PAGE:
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Earlier this week, surfing debuted in the Olympics, subtly moving the sport into a new echelon, so hows about a counter-weight to all those visions of the future?
In 1969, Paul Witzig released his second film, Evolution, which documented the first year of surfing after the shortboard revolution. Design hadn't yet settled and boards were still getting shorter, reaching their nadir a year later at the 1970 World Titles, so the surfers Witzig filmed were on an array of boards. What they had in common was a noticeable reduction in size from their pre-'67 length, and they were piloted through sharper turns, performed closer to the curl than had yet been done.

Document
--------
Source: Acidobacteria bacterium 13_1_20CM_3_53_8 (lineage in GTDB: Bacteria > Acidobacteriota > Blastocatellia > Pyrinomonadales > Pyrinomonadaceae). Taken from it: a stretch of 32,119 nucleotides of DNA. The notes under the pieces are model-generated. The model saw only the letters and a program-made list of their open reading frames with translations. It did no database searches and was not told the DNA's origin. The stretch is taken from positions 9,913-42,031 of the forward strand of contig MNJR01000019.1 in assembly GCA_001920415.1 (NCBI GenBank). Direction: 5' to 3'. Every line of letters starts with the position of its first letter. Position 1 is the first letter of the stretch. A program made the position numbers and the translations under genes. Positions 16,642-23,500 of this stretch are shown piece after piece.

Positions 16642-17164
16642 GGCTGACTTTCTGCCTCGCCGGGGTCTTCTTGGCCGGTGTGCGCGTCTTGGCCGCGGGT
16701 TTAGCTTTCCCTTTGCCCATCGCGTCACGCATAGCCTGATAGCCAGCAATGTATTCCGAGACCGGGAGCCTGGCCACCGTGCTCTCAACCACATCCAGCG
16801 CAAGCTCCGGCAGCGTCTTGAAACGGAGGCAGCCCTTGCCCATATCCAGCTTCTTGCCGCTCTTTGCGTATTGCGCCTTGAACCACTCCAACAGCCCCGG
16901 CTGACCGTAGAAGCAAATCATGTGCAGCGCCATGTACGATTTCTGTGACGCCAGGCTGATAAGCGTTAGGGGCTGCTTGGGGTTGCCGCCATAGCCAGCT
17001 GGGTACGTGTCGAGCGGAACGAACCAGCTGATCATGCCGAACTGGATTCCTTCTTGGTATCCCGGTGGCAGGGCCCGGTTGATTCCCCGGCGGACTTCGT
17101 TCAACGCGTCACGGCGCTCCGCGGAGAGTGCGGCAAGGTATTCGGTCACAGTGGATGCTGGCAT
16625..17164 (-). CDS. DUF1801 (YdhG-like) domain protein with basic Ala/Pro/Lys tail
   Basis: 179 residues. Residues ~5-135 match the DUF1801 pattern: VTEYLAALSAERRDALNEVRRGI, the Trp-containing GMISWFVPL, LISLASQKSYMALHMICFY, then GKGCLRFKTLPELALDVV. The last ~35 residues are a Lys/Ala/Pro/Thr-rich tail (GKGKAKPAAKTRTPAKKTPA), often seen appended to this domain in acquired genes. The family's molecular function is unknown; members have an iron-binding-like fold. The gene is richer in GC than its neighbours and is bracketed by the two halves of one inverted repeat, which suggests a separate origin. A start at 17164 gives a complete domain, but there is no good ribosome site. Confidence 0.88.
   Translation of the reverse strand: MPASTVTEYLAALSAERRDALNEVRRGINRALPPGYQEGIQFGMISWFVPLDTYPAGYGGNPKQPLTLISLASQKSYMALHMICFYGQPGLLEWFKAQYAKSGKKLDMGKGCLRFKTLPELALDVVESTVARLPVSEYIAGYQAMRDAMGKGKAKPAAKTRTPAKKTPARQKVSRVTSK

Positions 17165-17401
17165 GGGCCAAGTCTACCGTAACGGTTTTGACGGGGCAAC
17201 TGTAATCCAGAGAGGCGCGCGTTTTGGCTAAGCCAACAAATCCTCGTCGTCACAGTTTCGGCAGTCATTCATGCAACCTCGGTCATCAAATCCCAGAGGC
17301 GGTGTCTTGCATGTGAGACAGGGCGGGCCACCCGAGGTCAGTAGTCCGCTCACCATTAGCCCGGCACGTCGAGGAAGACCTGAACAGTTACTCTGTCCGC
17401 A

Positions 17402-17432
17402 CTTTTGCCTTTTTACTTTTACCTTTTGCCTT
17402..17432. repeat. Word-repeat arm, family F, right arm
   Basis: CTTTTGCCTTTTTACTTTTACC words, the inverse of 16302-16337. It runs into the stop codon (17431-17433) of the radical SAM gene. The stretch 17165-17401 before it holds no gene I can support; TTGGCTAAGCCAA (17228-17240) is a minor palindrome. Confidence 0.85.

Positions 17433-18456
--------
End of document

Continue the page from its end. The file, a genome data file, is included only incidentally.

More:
Recall, just a year earlier, surfers were trimming straight, walking their ten-foot boards and hanging toes over the nose. Modern eyes need to keep some context.
Shorter and lighter boards allowed younger surfers to shine, and so it was with sixteen-year old Wayne Lynch who made the cover of Evolution, and became the star of the film throwing his 7'1" John Arnold Involvement around with aplomb.
Paul Witzig only made three films: Hot Generation, Evolution, and Sea of Joy, none of which have been digitised and posted online. Only excerpts appear, such as this section filmed during the 1969 Australian Titles at Mainbreak, Margaret River.